5 NFL Teams With the Worst Super Bowl Hangovers

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The Carolina Panthers are off to a woeful 1-5 start this season, and some fans are talking about the infamous Super Bowl curse. According to the curse, the Panthers were due for misfortune coming off their loss in Super Bowl 50. We don’t really believe in curses (although the so-called “Curse of the Redshirt” that killed off countless Star Trek crewmen is definitely legit.) But the Super Bowl curse seems bogus. After all, it supposedly afflicts not only the game’s loser with mayhem the next season, but the winning team as well. And a sports curse that doesn’t distinguish between winning and losing isn’t much of a curse. We much prefer the term “Super Bowl hangover.” That said, here’s a look at the teams with the biggest collapses following a Super Bowl appearance.


5. 1999 Denver Broncos

Coming off back-to-back championships, Terrell Davis and the Broncos had high hopes entering the 1999 season. © Denver Broncos

The Good: The Broncos went 14-2 in the 1998 season and captured their second straight Super Bowl trophy with a 34-19 win over Atlanta.
The Bad: 6-10 record in 1999
What Went Wrong: The team knew the offense would regress given John Elway’s retirement after that Super Bowl. But things took a terrible turn when Terrell Davis, who had rushed for 2,008 yards and 21 TDs in that championship season, tore knee ligaments in Week 4 and missed the rest of the season. It didn’t help matters that the team went from playing one of the easiest schedules in the league to one of the hardest a year later.

The Broncos are the only Super Bowl winner to make this list. But winners of the big game are almost as prone as losers to stumble the following year. Out of 50 Super Bowls, the winning team has had a losing record seven times the next season; the losing team has had a sub-.500 record nine times.


4. 2005 Philadelphia Eagles

Donovan McNabb and the Eagles had their hands full with the Patriots in the Super Bowl, and things didn’t get any easier the following season. © Lance Cpl. Edward L. Mennenga

The Good: Quarterback Donovan McNabb had a career-high 31 TDs to lead the Eagles to a 13-3 mark in the regular season. They lost Super Bowl XXXIX to the New England Patriots, 24-21.
The Bad: 6-10 record in 2005
What Went Wrong: The defense that ranked second in the NFL in scoring defense in the Super Bowl season (16.3 points per game) imploded the next year, ranking 27th in the league. The team jumped out to a 4-2 start, but dropped six of their next seven to seal their fate. Coming off a career year, McNabb had one of his worst seasons in 2005.


3. 1990 Denver Broncos

John Elway and the Broncos got mauled 55-10 by the 49ers in the Super Bowl, and struggled the following season.

The Good: The Broncos finished 11-5 in 1989, but lost 55-10 to the San Francisco 49ers in Super Bowl XXIV
The Bad: 5-11 record in 1990
What Went Wrong: The Broncos defense went from the No. 1 scoring defense in the league to one of the worst units a year later, with largely the same cast of characters. Quarterback John Elway put up some of the weakest numbers of his career.


2. 1999 Atlanta Falcons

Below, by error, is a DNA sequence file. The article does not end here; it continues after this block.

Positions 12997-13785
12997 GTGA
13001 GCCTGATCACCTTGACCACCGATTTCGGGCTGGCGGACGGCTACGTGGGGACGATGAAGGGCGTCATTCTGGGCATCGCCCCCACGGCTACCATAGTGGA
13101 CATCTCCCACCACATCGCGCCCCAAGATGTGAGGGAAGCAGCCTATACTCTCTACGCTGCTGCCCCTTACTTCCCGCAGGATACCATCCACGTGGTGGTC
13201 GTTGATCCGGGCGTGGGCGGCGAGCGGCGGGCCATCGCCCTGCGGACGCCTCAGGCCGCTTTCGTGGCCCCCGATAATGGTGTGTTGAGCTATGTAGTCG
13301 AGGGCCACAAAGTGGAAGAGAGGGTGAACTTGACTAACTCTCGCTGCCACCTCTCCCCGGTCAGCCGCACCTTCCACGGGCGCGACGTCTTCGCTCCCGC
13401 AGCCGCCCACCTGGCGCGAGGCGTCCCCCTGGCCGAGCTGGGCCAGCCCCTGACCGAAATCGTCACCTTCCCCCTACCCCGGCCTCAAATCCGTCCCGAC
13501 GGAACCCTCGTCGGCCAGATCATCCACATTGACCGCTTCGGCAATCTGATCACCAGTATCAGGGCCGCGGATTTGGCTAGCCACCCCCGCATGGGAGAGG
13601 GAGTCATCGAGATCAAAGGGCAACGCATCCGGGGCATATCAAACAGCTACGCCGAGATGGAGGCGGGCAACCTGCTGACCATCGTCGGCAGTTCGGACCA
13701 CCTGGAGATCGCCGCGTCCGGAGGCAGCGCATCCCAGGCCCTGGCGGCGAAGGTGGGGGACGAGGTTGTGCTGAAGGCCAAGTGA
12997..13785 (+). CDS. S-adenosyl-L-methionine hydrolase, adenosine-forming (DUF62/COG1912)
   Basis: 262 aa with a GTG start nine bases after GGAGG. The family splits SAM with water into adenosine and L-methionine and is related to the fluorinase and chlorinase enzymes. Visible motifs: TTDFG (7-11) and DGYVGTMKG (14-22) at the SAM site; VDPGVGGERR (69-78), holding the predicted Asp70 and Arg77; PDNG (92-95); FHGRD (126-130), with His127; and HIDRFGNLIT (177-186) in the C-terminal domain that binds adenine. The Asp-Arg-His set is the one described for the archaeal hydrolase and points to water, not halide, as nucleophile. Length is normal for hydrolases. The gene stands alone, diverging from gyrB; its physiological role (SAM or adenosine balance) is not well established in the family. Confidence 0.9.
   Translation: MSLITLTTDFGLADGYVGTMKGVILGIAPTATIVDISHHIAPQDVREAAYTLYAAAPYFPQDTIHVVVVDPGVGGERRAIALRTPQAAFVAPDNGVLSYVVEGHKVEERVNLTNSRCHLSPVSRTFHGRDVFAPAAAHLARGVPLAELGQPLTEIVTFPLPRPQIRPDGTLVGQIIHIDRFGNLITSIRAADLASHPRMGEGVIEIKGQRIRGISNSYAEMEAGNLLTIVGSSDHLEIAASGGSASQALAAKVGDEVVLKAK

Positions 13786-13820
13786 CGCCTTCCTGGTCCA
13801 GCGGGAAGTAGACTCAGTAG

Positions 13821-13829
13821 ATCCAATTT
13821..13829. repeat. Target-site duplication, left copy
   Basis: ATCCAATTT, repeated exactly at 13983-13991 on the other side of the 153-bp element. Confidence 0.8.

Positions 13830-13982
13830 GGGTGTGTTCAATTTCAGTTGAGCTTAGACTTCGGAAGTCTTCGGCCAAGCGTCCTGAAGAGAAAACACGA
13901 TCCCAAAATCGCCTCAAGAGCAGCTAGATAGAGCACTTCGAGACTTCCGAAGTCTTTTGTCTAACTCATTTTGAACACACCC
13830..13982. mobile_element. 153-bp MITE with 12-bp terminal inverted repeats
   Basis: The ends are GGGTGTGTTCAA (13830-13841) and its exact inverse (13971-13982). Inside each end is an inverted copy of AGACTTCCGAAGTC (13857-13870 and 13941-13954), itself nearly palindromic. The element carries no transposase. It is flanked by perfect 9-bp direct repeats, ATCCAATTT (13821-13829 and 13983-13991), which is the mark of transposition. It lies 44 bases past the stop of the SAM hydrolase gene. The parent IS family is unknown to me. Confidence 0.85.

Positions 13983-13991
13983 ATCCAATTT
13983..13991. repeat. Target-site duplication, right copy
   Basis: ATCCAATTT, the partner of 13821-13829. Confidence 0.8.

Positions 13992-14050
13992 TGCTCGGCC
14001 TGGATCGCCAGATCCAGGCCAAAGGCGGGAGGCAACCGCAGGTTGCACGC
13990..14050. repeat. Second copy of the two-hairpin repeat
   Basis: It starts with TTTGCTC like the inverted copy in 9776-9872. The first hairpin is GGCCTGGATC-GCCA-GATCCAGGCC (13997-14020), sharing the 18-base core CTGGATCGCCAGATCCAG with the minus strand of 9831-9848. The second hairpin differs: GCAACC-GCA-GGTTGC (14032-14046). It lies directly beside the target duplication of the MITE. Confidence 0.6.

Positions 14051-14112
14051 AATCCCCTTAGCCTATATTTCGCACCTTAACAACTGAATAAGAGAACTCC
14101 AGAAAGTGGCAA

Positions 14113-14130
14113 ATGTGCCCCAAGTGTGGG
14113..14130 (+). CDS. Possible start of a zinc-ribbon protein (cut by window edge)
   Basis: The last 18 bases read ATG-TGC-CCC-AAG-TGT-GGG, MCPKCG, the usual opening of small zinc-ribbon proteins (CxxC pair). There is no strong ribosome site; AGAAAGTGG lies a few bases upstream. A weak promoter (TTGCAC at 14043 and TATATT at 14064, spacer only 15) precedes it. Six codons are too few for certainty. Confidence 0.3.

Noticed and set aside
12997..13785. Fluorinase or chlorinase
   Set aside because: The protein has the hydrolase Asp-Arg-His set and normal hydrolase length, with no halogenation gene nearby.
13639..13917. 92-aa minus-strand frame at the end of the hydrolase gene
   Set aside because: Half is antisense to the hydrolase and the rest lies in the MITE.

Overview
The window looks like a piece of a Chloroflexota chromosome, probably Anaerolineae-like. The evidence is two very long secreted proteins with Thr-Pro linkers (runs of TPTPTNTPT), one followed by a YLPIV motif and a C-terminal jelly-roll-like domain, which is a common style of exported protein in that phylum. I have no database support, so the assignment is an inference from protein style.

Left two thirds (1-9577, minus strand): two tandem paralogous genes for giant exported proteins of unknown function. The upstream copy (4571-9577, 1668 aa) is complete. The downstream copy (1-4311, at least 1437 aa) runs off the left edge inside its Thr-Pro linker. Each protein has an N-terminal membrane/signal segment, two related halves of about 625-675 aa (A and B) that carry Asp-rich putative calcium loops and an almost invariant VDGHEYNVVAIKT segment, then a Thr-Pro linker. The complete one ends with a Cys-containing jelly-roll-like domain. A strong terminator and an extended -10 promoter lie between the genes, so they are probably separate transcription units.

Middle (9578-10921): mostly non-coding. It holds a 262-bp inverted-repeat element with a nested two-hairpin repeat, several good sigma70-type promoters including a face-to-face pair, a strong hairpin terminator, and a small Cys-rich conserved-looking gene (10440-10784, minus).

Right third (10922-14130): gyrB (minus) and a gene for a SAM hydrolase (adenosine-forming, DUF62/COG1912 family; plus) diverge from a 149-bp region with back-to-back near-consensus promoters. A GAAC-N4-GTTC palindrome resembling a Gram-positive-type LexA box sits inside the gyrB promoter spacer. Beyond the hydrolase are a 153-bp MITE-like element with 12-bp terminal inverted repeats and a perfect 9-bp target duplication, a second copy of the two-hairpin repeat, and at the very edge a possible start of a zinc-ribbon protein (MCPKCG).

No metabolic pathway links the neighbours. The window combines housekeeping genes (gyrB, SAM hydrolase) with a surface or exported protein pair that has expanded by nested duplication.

Jamal Anderson and the Falcons were flying high in 1998, but came back to Earth a year later.

The Good: Running back Jamal Anderson became a breakout star (2,165 yards from scrimmage and 16 TDs) and the Falcons went 14-2 in the 1998 regular season before falling to the Denver Broncos 34-19 in Super Bowl XXXIII
The Bad: 5-11 record in 1999
What Went Wrong: Anderson suffered a season-ending knee injury in Week 2. He was not only the key to the offense, but his “Dirty Bird” TD celebration had given the team its identity during the Super Bowl run. His injury sucked the life out of the Falcons’ season. We think it’s just a coincidence, but Falcons coach Dan Reeves coached two of the five teams on this list (see No. 3 above).


1. 2003 Oakland Raiders

Fans in the Oakland Raiders’ infamous Black Hole didn’t have much to cheer about during the 2003 season. © Broken Sphere

The Good: The Raiders finished 11-5 and rolled over the Jets and Titans to win the AFC. Quarterback Rich Gannon won the NFL MVP award in leading a Raiders offense that finished second in the NFL in points per game. The only downer: The Raiders lost 48-21 to Tampa Bay in Super Bowl XXXVII
The Bad: 4-12 record in 2003
What Went Wrong: The Raiders simply could not win the close games in 2003. They dropped seven of their first nine games; five of those were one-possession games. Gannon suffered a season-ending injury in Week 7, and the Raiders finished 26th in points per game. In a way, this season marked the end of a remarkable era for Raiders football. The Raiders have not returned to the postseason since that Super Bowl, and the franchise has had seven head coaches since that season.


One More: 1981 Oakland Raiders

The Good: Led by veteran quarterback Jim Plunkett, the Raiders became the first wildcard team to win a Super Bowl, defeating the Eagles
The Bad: 7-9 record in 1981
What Happened: In 1981, Plunkett didn’t have the same magic (four touchdown passes and nine interceptions in seven starts). The Raiders actually had one stretch midway through the season in which they were shutout an NFL-record three straight games. The defense, which had led the league with 35 interceptions in the Super Bowl season, finished last in the league with 13 in 1981.

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